There’s so much to like about where Obama is going — health care, transparency in government, ending the war in Iraq. And the stimulus bill is OK, though not big enough.
But on the question of fixing the banks, many of us are feeling a growing sense of despair.
Obama and Geithner say the right things. But Simon Johnson nails it:
How long can you say, “we are being bold” when in fact you are not?
Obama and Geithner say things like,
If you underestimate the problem; if you do too little, too late; if you don’t move aggressively enough; if you are not open and honest in trying to assess the true cost of this; then you will face a deeper, long lasting crisis.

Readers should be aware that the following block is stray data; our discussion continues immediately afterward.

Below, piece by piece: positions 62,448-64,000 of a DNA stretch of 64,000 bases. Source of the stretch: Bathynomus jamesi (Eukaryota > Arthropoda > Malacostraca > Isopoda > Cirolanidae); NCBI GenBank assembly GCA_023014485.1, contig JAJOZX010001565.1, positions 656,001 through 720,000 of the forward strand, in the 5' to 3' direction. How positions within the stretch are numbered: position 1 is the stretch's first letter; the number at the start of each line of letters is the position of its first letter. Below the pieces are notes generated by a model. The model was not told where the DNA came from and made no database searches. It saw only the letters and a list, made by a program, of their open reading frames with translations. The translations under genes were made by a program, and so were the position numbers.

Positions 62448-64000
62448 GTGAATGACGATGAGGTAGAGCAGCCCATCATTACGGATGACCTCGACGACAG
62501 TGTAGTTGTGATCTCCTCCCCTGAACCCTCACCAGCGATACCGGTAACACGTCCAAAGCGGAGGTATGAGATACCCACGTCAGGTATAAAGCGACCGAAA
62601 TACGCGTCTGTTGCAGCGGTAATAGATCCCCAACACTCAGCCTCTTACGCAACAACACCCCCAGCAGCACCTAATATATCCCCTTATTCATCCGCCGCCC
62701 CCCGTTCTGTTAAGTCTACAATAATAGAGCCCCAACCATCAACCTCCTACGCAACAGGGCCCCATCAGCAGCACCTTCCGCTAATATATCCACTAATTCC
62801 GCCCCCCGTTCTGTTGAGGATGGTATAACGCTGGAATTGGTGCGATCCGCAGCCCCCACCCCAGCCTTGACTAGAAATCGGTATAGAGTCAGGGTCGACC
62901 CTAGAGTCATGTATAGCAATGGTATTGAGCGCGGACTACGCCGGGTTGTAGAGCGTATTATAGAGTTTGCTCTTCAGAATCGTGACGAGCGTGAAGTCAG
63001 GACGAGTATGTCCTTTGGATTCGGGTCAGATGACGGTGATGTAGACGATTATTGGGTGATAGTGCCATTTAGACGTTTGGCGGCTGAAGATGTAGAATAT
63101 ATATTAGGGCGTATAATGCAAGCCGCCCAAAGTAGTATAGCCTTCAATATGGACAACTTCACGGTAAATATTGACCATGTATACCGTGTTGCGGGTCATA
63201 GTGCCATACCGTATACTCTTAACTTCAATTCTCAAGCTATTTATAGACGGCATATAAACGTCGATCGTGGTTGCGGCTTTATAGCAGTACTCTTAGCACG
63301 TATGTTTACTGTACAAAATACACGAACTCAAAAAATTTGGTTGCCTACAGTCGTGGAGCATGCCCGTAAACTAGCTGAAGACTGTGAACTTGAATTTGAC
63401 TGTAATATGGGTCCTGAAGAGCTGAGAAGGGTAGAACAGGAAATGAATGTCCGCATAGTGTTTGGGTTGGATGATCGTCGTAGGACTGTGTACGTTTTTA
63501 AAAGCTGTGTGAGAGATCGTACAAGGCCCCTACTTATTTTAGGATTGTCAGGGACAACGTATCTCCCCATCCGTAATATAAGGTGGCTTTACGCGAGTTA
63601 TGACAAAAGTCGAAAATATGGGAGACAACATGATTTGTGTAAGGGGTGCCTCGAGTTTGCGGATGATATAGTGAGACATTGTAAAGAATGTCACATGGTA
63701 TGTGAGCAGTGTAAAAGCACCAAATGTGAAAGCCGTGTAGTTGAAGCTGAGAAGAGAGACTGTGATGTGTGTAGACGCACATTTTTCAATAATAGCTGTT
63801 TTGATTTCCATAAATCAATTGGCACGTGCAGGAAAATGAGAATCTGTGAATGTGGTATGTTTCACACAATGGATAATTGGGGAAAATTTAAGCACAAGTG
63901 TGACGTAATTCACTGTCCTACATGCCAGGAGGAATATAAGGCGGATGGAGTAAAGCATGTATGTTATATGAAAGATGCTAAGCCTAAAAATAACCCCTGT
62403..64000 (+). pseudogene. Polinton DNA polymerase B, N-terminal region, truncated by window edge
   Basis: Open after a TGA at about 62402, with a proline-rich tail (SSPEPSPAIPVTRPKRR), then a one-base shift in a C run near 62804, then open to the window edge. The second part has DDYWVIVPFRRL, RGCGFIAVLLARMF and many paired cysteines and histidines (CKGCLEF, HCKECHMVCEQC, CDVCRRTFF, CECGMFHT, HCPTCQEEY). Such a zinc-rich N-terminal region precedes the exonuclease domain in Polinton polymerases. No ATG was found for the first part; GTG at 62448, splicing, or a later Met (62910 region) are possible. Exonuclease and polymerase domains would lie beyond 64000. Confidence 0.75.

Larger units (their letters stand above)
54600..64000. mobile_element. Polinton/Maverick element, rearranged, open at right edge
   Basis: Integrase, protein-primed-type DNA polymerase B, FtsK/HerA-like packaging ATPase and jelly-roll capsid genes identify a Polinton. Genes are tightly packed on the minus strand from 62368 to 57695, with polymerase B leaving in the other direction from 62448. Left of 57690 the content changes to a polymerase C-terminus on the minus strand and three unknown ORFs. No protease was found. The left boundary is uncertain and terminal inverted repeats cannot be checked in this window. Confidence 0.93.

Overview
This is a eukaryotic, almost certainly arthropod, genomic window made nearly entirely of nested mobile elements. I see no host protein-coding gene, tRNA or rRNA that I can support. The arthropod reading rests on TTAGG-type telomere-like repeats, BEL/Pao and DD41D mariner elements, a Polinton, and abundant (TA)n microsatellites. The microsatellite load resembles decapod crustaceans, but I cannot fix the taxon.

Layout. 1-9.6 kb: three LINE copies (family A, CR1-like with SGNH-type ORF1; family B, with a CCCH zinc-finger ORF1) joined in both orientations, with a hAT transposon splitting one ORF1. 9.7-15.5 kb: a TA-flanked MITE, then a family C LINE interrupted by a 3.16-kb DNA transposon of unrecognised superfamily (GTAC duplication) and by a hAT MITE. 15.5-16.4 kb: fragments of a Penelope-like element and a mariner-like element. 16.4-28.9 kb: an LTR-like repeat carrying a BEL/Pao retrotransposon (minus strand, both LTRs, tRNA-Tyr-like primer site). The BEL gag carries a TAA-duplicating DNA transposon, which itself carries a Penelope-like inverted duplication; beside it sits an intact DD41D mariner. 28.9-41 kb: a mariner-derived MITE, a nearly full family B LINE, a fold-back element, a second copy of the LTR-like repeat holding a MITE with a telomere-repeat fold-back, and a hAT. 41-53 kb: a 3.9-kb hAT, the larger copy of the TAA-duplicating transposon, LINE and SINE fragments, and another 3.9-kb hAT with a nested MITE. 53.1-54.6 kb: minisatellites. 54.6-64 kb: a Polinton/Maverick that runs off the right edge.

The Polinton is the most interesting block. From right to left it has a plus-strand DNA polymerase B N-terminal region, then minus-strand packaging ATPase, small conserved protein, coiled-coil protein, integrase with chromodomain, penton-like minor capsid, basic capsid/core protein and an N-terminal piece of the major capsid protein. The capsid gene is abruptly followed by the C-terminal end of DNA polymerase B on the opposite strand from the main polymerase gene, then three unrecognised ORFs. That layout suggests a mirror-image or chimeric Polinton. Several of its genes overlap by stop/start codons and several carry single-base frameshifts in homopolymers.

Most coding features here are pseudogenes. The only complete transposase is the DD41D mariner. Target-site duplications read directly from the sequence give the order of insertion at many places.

But what they’re actually doing is underestimating the problem, doing too little too late, and not being open and honest in trying to assess the true cost. The actual plan seems to be to keep the banks semi-alive by implicitly guaranteeing their liabilities and dribbling in money as necessary, all the while proclaiming that they’re adequately capitalized — and hope that things turn up. It’s Japan all over again.
And the result will probably be a deeper, long-lasting crisis.